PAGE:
Consistency is the key to success in the management and treatment of Diabetes, either Type I or Type II.
I’m not a medical expert. I only provide the experience I have being a 30+ year Type I(insulin dependent) diabetic. Never take my posts as medical bibles full of truth. Always consult a professional before ever treating or altering management of diabetes or any other medical condition.
A diabetic’s body either doesn’t produce any or doesn’t produce enough insulin, a key component in converting sugar and fat into energy. Providing a predictable regiment of insulin/”insulin boosters” with diet and exercise is the ONLY way to properly manage your health.
Once someone gets a diabetes diagnoses, one of the biggest challenges to their lives is establishing their management regiment/routine. Understanding that everything you do affects your blood sugar levels. And being consistent is the easiest way to live a healthy and happy life.
Like brushing your teeth, showering, dressing, sleeping, shaving, etc… adding scheduled insulin injections and “snacks”/meals is a part of being successful with diabetes management. When there’s a break in routine, it allows you to more easily find a solution. If you haven’t established a routine, you may not even know or guess the root cause of any problem–therefore no solution is evident.
Everything a diabetic does involves some kind of interaction between food and insulin. If you don’t eat you must reduce the insulin. If you overeat you must increase the insulin. If you exercise you must check your blood glucose and adjust insulin accordingly. If you get sick, experience stress, more of the same, etc…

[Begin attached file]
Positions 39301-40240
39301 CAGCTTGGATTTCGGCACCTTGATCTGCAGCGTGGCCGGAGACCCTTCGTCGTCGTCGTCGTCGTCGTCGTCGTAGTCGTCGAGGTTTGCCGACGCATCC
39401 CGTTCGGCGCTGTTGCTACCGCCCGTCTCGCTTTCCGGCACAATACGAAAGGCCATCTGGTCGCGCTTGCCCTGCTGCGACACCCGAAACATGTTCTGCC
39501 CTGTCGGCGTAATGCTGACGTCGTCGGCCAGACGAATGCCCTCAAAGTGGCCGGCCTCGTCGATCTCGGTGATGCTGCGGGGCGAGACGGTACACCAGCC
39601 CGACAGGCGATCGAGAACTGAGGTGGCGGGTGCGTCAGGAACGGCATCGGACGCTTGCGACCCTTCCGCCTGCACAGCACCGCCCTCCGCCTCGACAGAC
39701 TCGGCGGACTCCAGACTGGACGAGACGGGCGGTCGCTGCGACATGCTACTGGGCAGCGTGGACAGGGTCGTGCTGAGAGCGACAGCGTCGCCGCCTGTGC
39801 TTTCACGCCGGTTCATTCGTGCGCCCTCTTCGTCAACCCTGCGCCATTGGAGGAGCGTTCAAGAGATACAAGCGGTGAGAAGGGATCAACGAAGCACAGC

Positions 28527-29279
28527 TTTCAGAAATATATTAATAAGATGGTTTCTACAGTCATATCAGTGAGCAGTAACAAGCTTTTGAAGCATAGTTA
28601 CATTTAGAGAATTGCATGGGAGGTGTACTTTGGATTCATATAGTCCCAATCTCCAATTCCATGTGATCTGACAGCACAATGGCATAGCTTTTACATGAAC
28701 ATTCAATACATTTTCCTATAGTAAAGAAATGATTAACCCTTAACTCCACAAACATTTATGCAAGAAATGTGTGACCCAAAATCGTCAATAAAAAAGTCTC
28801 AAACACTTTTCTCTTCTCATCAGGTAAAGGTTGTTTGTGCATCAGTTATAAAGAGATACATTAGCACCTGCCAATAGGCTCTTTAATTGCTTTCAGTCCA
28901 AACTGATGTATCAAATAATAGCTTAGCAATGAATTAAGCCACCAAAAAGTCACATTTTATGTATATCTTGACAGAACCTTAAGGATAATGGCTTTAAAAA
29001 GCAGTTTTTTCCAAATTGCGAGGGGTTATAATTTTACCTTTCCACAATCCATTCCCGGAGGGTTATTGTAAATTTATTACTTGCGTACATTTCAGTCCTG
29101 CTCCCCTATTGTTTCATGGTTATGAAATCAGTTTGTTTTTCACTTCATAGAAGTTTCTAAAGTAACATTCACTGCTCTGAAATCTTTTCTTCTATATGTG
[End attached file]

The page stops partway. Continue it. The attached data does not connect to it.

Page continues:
When your body takes in food, it will eventually NEED insulin to address that food for its fat and glucose regulation. If you don’t produce/provide enough insulin for the food eaten you will get hyperglycemia (high-blood sugar). This not only makes you feel crappy–it leads to long-term often life threatening (and irreversible) complications.
If you don’t get enough food/sugar to offset your insulin production/injection dosage you will get hypoglycemia (low blood sugar). This is the more immediate threat as the symptoms of hypoglycemia include confusion, lost motor control, and unconsciousness. These are not symptoms that can be ignored. If one is operating a vehicle or doing some other physical task these symptoms can be life threatening. Eventual unconsciousness (without adequate treatment) from hypoglycemia can lead to coma/hospitalization and even death. Not good.
When diagnosed over 30 years ago, the first thing I tried to establish was the unique interaction between insulin and the food I eat. I tried different combinations of food types and insulin dosages while looking at blood sugar fluctuations. Depending on time of day and activity levels, I eventually figured out a relationship between how many units of a particular type of insulin was needed to handle a certain amount of ingested carbohydrates. A simple equation that, still today, guides my dosage levels.
Every person is different and as our we evolve, age, and gain/lose weight this relationship between insulin and food changes. I am given a diet from a dietitian–a guide for what I must eat to sustain health, happiness, and preferred body weight. And with that guide/diet I then adjust my insulin dosages based on current blood sugar levels, activity levels, and times of day.
Most people will need a doctor’s guidance to make these small adjustments. An endocrinologist/diabetic specialist will help you find that balance between diet/exercise and insulin dosage needed to keep both hypoglycemia and hyperglycemia to a minimum. It takes time, due diligence, and effort. But it is very well worth the effort.